A common problem with healing is that it takes a disproportionately longer time for higher level characters to heal than it takes for lower level characters. This is because there is a uniform healing rate. Some propose to correct it by having characters recover a percentage of their hit points. For example, if everyone has a 20% hit point recovery rate per day of rest, then a character with 10 hit points would recover 2 hit points per day whereas a character with 40 hit points would recover 8 hit points per day. It's an excellent solution, but I think there is a simpler (and therefore better) way. [EDIT: It is not excellent, and what I propose below is not better.]

In the interest of keeping calculations minimal, I suggest that the rate of recovery ought to be 1 hit point per level per day of rest. [EDIT: Bad idea. See comments.] Characters of 0 through 1st level would recover 1 hit point per day. A 9th level character would recover 9 hit points per day. The advantage, of course, is that all one needs to know is one's level. No calculations are required. The other advantage is that one is rewarded for one's level, which is a result of experience, rather than being rewarded for one's luck at rolling hit dice. [EDIT: True, but still a bad idea.]

I also suggest that the constitution bonus should be added to one's rate of hit point recovery. (Conversely, I do not recommend that the penalty for low constitution should be applied, on the the grounds that all characters should be guaranteed a minimum recovery rate of at least 1 hit point per day under normal circumstances.) It seems reasonable to me that the attribute representing one's health and endurance should be a contributing factor to one's ability to recover from injury. Those who are healthy recover more quickly than those who are not. [EDIT: I stand by that, but I haven't playtested it yet.]

So, in summary, my house rules for healing are:

  • Hit points are recovered at the rate of 1 hit point/level/day of rest.
  • Any constitution bonus increases the rate of recovery accordingly.

08 March 2014

Return to the Keep

It's been a long time since I've read The Keep on the Gaming Lands, the gaming Web log of Mike Mearls, and although he hasn't posted anything since August 2013, I must say I miss it. I prefer his turn-of-the-millennium creations (PERP, SEIZE THEM!, HAND AXE), but I've also enjoyed what he's written on the subject of revisiting classic editions of Dungeons & Dragons such as as OD&D, Basic/Expert D&D, and AD&D, which brings me to a couple of his articles.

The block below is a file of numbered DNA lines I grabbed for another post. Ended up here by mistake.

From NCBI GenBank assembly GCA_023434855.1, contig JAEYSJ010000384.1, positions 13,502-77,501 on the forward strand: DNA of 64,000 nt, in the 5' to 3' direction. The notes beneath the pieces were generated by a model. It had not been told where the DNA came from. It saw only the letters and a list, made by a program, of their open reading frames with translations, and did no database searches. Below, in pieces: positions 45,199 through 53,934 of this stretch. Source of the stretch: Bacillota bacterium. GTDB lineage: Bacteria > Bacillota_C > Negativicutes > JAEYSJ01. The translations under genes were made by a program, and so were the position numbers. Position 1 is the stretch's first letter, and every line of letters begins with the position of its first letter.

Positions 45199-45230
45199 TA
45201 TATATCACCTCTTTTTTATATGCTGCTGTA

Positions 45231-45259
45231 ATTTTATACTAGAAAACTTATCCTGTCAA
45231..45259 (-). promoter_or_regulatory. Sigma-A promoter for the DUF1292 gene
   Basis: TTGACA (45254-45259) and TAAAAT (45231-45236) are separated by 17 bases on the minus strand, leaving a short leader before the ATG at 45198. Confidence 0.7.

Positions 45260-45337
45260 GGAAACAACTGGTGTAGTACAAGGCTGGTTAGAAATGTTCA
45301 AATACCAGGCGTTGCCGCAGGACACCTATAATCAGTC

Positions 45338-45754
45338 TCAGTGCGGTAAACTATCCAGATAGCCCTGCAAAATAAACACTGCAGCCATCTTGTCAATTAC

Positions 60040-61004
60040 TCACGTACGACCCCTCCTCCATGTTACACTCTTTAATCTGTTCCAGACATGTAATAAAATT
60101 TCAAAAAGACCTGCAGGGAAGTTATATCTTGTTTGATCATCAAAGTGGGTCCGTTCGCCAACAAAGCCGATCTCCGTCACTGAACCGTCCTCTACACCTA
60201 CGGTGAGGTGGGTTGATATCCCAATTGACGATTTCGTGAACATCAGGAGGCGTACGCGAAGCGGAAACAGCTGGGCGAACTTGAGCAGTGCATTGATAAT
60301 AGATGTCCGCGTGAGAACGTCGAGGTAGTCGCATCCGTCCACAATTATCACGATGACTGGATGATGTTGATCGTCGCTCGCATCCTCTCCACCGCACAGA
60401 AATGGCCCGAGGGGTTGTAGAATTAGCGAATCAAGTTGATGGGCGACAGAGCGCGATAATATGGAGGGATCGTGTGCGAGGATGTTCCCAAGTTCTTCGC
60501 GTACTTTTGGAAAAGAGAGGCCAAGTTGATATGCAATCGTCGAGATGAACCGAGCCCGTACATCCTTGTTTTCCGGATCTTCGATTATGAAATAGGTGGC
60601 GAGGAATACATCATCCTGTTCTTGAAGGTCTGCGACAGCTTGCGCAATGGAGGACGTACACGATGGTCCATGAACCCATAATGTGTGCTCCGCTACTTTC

What You Know, Who You Know addresses the difference between acquiring knowledge in early edition D&D (sages) and later edition D&D (player character knowledge skills), and reconciles them quite nicely.

I Am Not a Storyteller is a reminder that the fun of being a DM (or GM) for him [and me as well] is not in crafting plots (railroading), but in creating possibilities for improvisation. The last paragraph reveals his preference for using OD&D and (I assume from the term "BD&D") Basic D&D.

Please update The Keep on the Gaming Lands, Mearls! Everyone else, check it out!

04 March 2014

Happy GM Appreciation Day 2014

Alas, I have nothing planned for GM Appreciation Day except research and development, but I would like to share this passage from Monsters & Treasure, the third book in the original Dungeons & Dragons game by E. Gary Gygax and Dave Arneson back in 1974:

MINOTAURS: The Minotaur is classically a bull-headed man (and all of us who have debated rules are well acquainted with such). Assume that they are above human size and are man-eaters. Minotaurs need never check morale. They will always attack. They will pursue as long as their prey is in sight.

That puts me in the mood to play some OD&D...

01 March 2014

March Fourth Countdown

As March 4th (otherwise known as GM Appreciation Day) draws near, I would like to make a solemn vow, which is this:

I, Gordon A. Cooper, vow that any gift card (or sum of money) that is given to me in observance of GM Appreciation Day — be it for RPGNow.com, Lulu.com, Warehouse23.com, e23.com, eBay, or any other site or store that sells gaming merchandise — will be used exclusively to purchase role-playing games and/or RPG support materials that I will use in my capacity as a GM to bring enjoyment to the players at my table.

Just something to consider. ;-)